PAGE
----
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weapon2010

Looks like Many WW2 Movies Coming!

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I dont know why. It seems a human problem though, history repeats itself quite often. I think part of the problem is the way history is taught in schools. Two big problems with that - first the reliance on specific dates turns people off because they have to remember so many dates, and in doing so the why of the history is diminished some. And that's more important than what year it was. The second, bigger problem, is that until college in American schools history courses are survey level. And theres no set system to progressively teach more and more really in the same way as say math. So what happens is starting in 7th grade (around 12 years old) every year you have history that tries to cover all of human history in a school year. It never happens, everything is glossed over except the teacher's favorite and nearly every year only gets to MAYBE the US civil war, if that. Then they run out of time. Even then the specifics of any one subject are basically lost, in the need to cover hundreds of years per 1 hour session. To compound the problem, as I said theres no specific system or division of history, so every year the process just begins all over again. Even beginning level college courses here are 'survey' courses. I.E. World History I and II. Useless to me.

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When did people start thinking the past -- even recent past -- meant nothing to them? Having no awareness of how much they're saying and doing now are so shaped by the past?

Even worse is that their idea of the future does not extend beyond lunch. They fail to grasp that what they do in the present will have consequences in the future and that they, or someone, will have to deal with those consequences. It's like they are sure that the laws of cause and effect have been suspended.

Michael

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People are like lightning; they choose the path of least resistance. In this age of vast prosperity it's very easy to live without consideration of anything beyond the immediate. Learning about history requires a lot of effort, and there's not much practical reward for it.

[/soapbox]

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Learning about history requires a lot of effort, and there's not much practical reward for it.

IMHO there might be considerable practical reward if people would use it to avoid repeating the mistakes of earlier generations or alternately reinventing the wheel. Or as I like to say, why keep repeating the same old, tired, shopworn mistakes when we could be discovering fresh, new, exciting mistakes?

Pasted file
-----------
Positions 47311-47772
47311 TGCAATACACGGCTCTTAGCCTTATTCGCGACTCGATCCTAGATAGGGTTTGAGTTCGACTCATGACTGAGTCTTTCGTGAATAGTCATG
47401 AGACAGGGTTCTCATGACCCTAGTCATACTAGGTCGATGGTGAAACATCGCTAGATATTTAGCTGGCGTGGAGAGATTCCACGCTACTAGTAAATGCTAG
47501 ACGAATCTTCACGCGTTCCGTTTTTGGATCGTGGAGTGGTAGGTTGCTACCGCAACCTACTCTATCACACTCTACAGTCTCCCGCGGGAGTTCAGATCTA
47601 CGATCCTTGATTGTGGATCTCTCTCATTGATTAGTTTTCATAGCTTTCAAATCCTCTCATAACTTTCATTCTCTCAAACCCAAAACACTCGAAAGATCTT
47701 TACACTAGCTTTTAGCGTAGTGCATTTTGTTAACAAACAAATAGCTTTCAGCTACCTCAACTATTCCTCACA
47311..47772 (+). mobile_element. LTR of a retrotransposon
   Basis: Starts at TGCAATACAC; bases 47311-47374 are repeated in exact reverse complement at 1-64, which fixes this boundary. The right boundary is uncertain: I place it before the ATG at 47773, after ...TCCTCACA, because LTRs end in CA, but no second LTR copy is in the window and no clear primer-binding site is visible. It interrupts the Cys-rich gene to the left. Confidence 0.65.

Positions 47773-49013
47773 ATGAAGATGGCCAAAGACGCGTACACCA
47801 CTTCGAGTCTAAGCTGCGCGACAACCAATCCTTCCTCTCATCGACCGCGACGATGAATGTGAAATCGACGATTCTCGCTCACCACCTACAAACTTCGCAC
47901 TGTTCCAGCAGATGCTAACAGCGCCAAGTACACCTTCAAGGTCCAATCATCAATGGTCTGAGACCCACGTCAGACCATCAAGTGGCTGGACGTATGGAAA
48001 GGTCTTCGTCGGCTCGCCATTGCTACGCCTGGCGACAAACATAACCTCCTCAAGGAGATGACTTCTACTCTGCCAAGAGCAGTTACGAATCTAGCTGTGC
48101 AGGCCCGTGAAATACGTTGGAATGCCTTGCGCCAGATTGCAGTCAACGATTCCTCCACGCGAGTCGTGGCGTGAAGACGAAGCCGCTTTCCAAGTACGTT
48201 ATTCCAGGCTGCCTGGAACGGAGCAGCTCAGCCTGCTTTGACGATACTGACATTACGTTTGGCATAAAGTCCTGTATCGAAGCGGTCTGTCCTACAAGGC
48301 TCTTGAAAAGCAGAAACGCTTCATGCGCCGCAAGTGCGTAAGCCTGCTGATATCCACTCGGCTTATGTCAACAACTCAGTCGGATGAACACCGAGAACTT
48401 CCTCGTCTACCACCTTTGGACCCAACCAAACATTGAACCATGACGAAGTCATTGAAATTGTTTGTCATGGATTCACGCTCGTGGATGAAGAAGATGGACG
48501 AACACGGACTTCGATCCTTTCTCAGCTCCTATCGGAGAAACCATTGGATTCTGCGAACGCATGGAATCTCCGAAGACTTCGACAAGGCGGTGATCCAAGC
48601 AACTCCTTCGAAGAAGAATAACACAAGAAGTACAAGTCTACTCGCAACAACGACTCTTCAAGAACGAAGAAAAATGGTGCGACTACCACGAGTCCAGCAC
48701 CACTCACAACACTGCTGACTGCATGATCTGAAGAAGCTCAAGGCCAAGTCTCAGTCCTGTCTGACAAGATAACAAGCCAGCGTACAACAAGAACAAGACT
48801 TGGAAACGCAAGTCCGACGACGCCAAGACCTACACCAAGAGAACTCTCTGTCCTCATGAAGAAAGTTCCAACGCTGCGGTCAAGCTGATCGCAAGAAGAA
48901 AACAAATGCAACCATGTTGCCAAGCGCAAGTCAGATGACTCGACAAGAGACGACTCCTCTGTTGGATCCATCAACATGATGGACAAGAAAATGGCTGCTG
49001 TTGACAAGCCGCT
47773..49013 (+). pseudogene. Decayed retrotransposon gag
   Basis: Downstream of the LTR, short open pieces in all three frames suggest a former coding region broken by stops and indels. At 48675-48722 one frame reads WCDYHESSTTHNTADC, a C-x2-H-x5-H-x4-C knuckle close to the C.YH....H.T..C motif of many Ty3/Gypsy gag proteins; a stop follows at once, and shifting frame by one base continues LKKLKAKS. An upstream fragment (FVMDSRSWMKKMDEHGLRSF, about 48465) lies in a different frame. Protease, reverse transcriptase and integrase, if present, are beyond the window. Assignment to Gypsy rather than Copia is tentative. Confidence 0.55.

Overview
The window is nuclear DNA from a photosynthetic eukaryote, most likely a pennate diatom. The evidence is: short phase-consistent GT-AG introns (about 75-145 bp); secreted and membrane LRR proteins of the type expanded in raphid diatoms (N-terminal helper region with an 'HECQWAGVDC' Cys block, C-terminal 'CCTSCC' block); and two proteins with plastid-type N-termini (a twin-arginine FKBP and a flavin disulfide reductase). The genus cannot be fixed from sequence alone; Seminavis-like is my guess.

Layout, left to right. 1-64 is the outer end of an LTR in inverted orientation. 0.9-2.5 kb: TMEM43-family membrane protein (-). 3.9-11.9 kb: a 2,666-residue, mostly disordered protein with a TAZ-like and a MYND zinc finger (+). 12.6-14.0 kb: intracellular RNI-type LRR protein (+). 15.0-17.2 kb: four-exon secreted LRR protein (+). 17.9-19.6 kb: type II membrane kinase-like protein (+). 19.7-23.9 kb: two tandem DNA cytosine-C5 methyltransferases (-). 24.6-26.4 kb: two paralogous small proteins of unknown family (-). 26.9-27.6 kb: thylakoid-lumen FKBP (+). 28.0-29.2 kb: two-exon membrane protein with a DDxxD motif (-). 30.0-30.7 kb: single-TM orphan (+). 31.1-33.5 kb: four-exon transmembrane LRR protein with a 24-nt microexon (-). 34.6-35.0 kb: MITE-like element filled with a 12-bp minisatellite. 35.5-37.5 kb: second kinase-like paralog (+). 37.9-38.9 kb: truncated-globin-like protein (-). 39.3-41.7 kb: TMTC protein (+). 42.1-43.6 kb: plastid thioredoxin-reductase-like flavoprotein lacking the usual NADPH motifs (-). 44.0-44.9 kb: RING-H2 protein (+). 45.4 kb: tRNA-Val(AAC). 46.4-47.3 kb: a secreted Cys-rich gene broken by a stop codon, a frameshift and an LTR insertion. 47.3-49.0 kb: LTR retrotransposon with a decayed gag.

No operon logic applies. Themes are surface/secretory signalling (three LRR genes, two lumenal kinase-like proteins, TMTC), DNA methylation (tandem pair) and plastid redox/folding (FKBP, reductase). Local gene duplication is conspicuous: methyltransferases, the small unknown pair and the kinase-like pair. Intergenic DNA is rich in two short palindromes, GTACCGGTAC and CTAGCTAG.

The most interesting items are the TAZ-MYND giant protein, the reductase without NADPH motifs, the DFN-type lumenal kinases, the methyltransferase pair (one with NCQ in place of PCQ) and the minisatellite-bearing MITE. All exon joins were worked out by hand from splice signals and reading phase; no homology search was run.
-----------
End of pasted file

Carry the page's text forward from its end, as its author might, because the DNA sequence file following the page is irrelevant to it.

Michael

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The only upside is things like if Hitler really had gotten his history right (because he wasnt entirely ignorant of history, he just warped it to his own deluded worldview and selectively ignored whole bits) he may have won WW2. Im glad he repeated Napoleon's mistakes, the Kaiser's mistakes, and others.

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Here is an interesting fact. WW2 was as far away in history to the boys going to vietnam, as vietnam was to the boys going to the first gulf war. A generation forgets quickly. I am 40 and in my last 20 yrs I have seen the WW2 vets go from a a strong presence and remembrance day to just a few old codgers in wheelchairs.

Life goes fast and many, if not most, do not have much interest in the past.

What I have been finding is that the old adage that one must remember the past so as not to make the same mistakes is not always relevant. Those fellows who made the mistakes were sometimes unlucky, sometimes they did not try hard enough, and other times they were just stupid. Surprisingly the exact same tactics sometimes work now. This is what I find in my business. I have spent sometimes too much time studying the past instead of just trying something.

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The only upside is things like if Hitler really had gotten his history right (because he wasnt entirely ignorant of history, he just warped it to his own deluded worldview and selectively ignored whole bits) he may have won WW2.

More likely he wouldn't have started a war at all.

Michael

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History and Tradition are what cements a people together.

Once you ignore your history you are likely to have a country composed of many special interest "communities", without any commonalities of tradition or belief.

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Even so, how many people in other countries know a lot about historical figures of their own land? Let alone of a different country?

WWII? Here that would be Hitler and maybe Göring or Goebbels. From the military Rommel and maybe Paulus. Other nations: Churchill, Stalin and maybe Mussolini. That's it from names.

The Third Reich in history is mostly about the Holocaust. The actual war is like: Poland, Russia & Stalingrad, 20. July, end. All done in one lesson.

No one is interested in the war but the effects are still felt in many places. One is that the Bundeswehr now has problems with getting recruits since they dropped conscription.

That is probably the difference that loosing one or two wars makes.

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Interesting observations here. On British TV programmes like, 'Secrets of World War Two' etc etc are endlessly re-run (I don't mind). I'm guessing someone must watch 'em. The truth is that most people I come across in 'normal' life have little or no understanding or interest in history, often because of it being taught to them poorly in the first instance. I would say though that war and WW2 in particular gets a lot more airtime and focus than other history by a long chalk. Again, certainly in the UK there is mass coverage of every Remembrance Day as well as specific anniversaries.

On a positive note my son who went to a regular state school in London had WW2 as a specific 'project' and indeed he was able to focus on it further in sixth form (ages 16/18 for those not familiar with UK schools). Not saying he was biased by his dad or the bookshelves full of reference :D